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Workin’ on the railroad

We were equipped with only an apple, a bottle of water, a dog, and a warning to watch out for snakes. Then we were dumped at the railway line with a few hundred sheep. It was slave labour, I tell you. We were like the children of the industrial revolution, except our faces were pink from sunburn instead of black from coal. I’d dread the clop clop of my stepfather’s Blundstone’s on the verandah, knowing he was going to peer into my bedroom window and ask if I was busy.

Was I busy? It was the Christmas holidays. I was stranded on a farm, miles from friends and ice cream shops. Of course I wasn’t busy.

“Can you babysit the sheep this afternoon?”

“Meh. Okay.”

The summers were always dry, there was never enough for the sheep to eat. There was an old railway line that spliced our farm in two, choked with grass and other culinary delights of the baavine variety. So with council permission, we were allowed to let our sheep graze there.

But someone had to watch the bastards, to make sure they didn’t fall down a ramp or get their stupid woolly arses stuck in a barbed wire fence. So Rhi and I had to sit there for anywhere up to five hours, one on each side of the tracks, while the stupid sheep wandered and nibbled ever so slowly.

Mum had ferreted through her linen cupboard and presented us with two ancient brown bathmats to sit on. So we sat there sweltering on our mats like little genies. We’d read our books, sip our water, glare at the sheep. We’d sneak up onto the tracks and be Olympic gymnasts on the beam. We’d lay down and scream helplessly after being tied to the railway line by an Evil Villain.

When we got bored of that, we’d sit back down and shout at each other over the line. I must have been about 10, Rhi was 8. We had such deep, shouty conversations.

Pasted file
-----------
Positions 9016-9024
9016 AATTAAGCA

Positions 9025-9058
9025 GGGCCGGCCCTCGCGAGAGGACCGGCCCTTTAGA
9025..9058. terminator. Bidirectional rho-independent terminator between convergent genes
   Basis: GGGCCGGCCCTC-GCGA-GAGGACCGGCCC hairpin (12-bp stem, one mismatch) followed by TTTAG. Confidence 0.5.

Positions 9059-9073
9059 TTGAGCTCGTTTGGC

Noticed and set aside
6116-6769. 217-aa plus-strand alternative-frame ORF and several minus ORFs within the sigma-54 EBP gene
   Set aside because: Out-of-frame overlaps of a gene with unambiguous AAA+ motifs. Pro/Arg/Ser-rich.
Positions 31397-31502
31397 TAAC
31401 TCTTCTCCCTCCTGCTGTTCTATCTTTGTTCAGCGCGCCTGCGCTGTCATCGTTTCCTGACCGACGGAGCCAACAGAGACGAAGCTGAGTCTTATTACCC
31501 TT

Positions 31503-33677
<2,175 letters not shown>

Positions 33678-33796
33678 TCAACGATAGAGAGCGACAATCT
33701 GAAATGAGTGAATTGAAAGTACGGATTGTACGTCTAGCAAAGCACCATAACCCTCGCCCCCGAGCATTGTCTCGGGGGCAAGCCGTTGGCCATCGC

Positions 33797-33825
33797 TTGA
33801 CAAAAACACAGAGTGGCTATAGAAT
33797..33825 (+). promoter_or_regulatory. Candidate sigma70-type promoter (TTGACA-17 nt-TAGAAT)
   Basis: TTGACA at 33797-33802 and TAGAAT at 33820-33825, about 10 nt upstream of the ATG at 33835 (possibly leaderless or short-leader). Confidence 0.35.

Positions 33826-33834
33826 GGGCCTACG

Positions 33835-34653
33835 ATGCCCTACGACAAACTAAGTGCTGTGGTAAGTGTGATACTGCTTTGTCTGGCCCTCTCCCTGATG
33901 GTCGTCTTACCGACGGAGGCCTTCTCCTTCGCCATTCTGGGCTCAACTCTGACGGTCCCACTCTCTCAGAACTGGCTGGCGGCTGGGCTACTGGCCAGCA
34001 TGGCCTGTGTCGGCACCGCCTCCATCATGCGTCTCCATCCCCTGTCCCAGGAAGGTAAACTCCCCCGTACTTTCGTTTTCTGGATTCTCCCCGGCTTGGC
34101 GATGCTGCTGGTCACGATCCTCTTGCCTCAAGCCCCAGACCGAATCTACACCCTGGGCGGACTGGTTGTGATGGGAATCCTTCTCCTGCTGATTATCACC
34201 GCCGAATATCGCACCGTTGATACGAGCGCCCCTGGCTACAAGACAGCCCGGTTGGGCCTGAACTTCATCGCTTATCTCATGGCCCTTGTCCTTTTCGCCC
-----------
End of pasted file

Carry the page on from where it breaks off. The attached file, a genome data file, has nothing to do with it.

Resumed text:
“Do you think we’ll get anything good for Christmas?”

“Probably not.”

“You know what? This sucks.”

“Yes.”

“Jesus was a shepherd, wasn’t he?”

“No he was a carpenter. But if he was a shepherd I bet he wouldn’t be sitting on a bathmat.”

“Yes, one of the disciples would have made him a chair.”

“And brought him an ice cream.”

We’d pause to let resentment and self-pity boil in our blood for awhile. Grrrrrr.

Then we’d decide what we’d do when we won Lotto. We wouldn’t give a cent to our stepfather, as revenge for making us child slaves. We then verbally furnished our new mansion, room by room. I talked about the books I’d write while living by the sea. Rhi talked about the barrels of money she’d have from her five-star restaurants and hotels. We vowed to leave the sheep and the snakes far behind and take on the world.

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About Shauna Reid

Ahoy there! I’m an author, copywriter and old school blogger. I love telling stories about life and helping my clients to tell theirs. Find out more about me and how we can work together.


25 thoughts on “Workin’ on the railroad

  1. Ah, the roots of a passionate shepherdess . . .

    oops. I just remembered that root has a different connotation over there. Now that would be a totally different blog entry altogether.

    nevermind.

  2. Umm, is the plural of ‘moose’ likewise ‘meese’? I was wondering that just yesterday.

    Anyway, these kinds of entries are some of my favourites. Not that it’s a good thing that you had an Evil Step-Father, of course. So, um, not ‘favourite’ in the sense of ‘it’s good such things happened in the first place so that they could become memories to then be recalled and retold,’ but, um, favourite in another sense. (Am I even making any sense?)

    And I did like the bit about Jesus not sitting around on bath mats, too.

  3. Wow…and I used to complain because my parents made me do the yardwork! OK, it was 110 F outside. And yes, some of it did involve cutting and bagging Bougenvilla which drew blood and caused a certain amount of scarring….